In both cases, they may be within the realm of the "right to quote"
(I am not sure this concept exists in US law per se)
or "fair use".
I haven't checked the accuracy of the "Right to quote" Wikipedia article
you referenced, but I will note here that it mentions the following
- the cited paragraphs are within a reasonable limit (varying from
country to country),
- clearly marked as quotations
- the resulting new work is not just a collection of quotations, but
constitutes a fully original work in itself.
Assuming for the moment that the information in the Wikipedia article is
sound, I don't think the first requirement is met: we are talking about
potentially millions of words reproduced from Wikipedia without
attribution. The second one is clearly not met either. The third one is
debatable, but I would lean towards the opinion that the entire body of
Alexa's output is not a "fully original work in itself" if its answers draw
substantially on Wikipedia.
The Wikipedia article's lead further mentions that the making of quotations
has to be "compatible with fair practice, and their extent does not exceed
that justified by the purpose".
The Amazon Echo is a commercial product sold for the company's
(considerable) profit. The information "Alexa" provides is a substantial
part of the product's value to the customer. It's the main selling point.
This kind of commercial purpose is completely different from the making of
quotations in the context of critical reviews, parodies and so on, which in
no way attempt to *replace* the source quoted from, but instead exist to
provide a sort of commentary on it.
My understanding is that this latter kind of purpose is the kind of purpose
"fair use" is meant to support.
You say that
Alexa reportedly gets some of this from Bing. But even if
that's the case, how does it make a difference? To me it seems rather
It may totally make a difference. I am not a lawyer, but I think the
question about the copyright status of search snippets and indexes for
search engines has already been addressed by jurisprudence.
Surely, the difference with search snippets is that such snippets, by the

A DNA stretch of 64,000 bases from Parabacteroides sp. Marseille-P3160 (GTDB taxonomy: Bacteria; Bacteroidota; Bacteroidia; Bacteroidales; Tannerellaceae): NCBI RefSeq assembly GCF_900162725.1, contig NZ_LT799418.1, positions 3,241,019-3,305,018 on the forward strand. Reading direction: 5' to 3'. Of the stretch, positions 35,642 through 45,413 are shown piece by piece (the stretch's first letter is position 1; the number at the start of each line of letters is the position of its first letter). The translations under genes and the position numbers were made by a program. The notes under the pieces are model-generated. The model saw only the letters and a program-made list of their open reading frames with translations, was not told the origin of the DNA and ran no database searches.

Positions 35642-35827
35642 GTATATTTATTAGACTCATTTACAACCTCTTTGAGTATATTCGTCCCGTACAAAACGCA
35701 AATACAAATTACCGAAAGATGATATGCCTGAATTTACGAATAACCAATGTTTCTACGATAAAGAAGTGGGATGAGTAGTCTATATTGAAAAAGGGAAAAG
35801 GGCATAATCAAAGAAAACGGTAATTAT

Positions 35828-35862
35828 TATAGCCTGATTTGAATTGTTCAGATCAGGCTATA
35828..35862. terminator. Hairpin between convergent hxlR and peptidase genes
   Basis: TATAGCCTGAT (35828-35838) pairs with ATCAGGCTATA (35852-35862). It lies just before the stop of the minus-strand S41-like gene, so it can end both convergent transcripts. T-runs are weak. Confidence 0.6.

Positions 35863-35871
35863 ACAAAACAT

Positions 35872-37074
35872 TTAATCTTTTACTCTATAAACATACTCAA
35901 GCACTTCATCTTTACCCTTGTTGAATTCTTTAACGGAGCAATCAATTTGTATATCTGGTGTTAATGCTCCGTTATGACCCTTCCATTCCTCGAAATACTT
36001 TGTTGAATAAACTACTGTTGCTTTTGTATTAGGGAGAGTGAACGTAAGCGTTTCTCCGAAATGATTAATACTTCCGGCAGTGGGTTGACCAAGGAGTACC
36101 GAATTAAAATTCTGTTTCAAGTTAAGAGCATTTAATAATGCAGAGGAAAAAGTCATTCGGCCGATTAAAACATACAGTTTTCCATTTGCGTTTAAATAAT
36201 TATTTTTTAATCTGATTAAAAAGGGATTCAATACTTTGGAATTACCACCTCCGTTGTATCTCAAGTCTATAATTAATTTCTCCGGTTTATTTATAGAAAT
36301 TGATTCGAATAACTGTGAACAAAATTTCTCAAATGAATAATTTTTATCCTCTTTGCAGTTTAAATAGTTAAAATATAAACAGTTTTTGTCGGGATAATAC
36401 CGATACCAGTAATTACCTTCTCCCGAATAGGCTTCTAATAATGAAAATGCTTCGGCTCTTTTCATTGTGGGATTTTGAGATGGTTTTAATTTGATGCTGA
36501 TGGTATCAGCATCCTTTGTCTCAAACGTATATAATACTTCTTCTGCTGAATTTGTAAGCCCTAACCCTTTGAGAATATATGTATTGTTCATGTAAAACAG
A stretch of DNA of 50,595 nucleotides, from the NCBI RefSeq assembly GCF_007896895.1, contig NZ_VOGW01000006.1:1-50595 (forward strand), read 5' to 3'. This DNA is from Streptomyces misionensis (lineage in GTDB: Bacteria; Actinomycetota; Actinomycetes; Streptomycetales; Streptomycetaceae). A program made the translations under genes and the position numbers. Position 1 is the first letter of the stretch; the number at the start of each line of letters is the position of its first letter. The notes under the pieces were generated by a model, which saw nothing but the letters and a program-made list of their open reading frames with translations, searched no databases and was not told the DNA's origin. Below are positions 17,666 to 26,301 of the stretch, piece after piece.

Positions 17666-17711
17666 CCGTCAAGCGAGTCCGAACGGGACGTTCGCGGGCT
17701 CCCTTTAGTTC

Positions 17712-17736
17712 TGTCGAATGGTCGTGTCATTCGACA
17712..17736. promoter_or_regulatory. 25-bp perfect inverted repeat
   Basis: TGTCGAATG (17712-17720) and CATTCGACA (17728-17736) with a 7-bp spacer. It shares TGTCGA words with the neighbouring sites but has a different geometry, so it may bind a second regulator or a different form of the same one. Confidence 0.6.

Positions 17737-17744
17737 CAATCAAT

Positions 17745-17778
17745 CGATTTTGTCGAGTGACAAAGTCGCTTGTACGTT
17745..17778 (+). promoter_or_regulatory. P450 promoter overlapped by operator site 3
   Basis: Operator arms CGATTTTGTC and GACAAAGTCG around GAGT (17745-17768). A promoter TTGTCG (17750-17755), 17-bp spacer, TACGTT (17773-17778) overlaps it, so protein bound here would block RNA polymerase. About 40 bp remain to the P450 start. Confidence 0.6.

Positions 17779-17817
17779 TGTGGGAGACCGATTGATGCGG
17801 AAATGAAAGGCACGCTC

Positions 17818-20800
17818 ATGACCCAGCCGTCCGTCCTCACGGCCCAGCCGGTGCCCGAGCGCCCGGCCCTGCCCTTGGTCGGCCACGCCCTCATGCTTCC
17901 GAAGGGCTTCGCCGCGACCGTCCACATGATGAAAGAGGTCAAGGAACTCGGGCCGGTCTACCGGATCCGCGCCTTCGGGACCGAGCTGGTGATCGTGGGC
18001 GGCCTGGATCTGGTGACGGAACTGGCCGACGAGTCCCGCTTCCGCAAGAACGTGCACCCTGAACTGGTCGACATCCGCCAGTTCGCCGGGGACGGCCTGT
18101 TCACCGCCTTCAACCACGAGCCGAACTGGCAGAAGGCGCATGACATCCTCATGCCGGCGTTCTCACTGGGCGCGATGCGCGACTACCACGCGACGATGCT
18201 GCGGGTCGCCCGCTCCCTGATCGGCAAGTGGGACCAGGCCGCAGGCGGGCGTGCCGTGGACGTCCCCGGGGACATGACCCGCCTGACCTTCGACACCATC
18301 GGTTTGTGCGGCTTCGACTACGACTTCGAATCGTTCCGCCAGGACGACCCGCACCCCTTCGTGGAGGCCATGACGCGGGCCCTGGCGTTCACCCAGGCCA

very nature of things, include a link to the original. That is their
purpose. And this has a direct bearing on all of the CC licence
requirements quoted earlier. In other words, by following the link provided
in the search result, readers can view the original work the snippet is
taken from, identify its title, its authors, its copyright status and the
precise licence under which the material is published.
None of that is possible with Alexa. Alexa's use of Wikipedia, where things
literally come out of a black box, with the listener uninformed as to their
origin, is substantially different, and indeed competitive to Wikipedia
Simply put, the amount of text used changes the
situation from "right to
quote"/"fair use" to "derivative work".
Derivative works, of course, have to be published under the same licence.
Furthermore, to correctly cite Wikipedia, if snippets
would not be
considered under fair use/right to quote, they would need to also cite
See above – search snippets contain a link to the original. This might be
considered "reasonable" in the context of a search engine, given space
limitations, usability considerations etc.
To be sure, in the case of the Amazon Echo, I don't think it would be
"reasonable" to expect "Alexa" to recite the complete text of the CC
licence, along with the names of all contributors who had worked on the
material included, etc. The medium is a material factor here. But Amazon
appears to proceed on the assumption that it is "reasonable" to
any attribution whatsoever* in their delivery medium.
In this regard, compare the difference -
- between the snippets (both from Google and Bing), which do not have a
license indication and the extensive portion of text which is displayed
in the box in Bing which correctly indicates both the link to the
original work and the license. Interestingly, in the case of the FBI,
the box in Bing has less text and no indication of the license. It may
be that they automatically decide that if they are going to show more
than N words/characters then they do not treat the text as a quotation
but as a derivative work and so they show the license.
I tried with another couple searches and this behavior seems
consistent. If they shw a short chunk of text (~ 1 sentence), they do
not provide the source and link to the license. If they show a big chunk
of text (with a "+" sign) they do.
Interesting, thank you.
The Wikimedia Foundation could ask for a clarification
to Amazon, but I
suspect that the answer would not differ very much from above.
A clarification and examination of Amazon's reasoning would indeed be
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